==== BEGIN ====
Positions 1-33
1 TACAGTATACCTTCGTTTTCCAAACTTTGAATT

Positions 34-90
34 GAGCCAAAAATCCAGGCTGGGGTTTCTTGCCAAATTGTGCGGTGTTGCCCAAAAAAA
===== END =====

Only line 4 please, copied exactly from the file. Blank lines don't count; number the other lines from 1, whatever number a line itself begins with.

34 GAGCCAAAAATCCAGGCTGGGGTTTCTTGCCAAATTGTGCGGTGTTGCCCAAAAAAA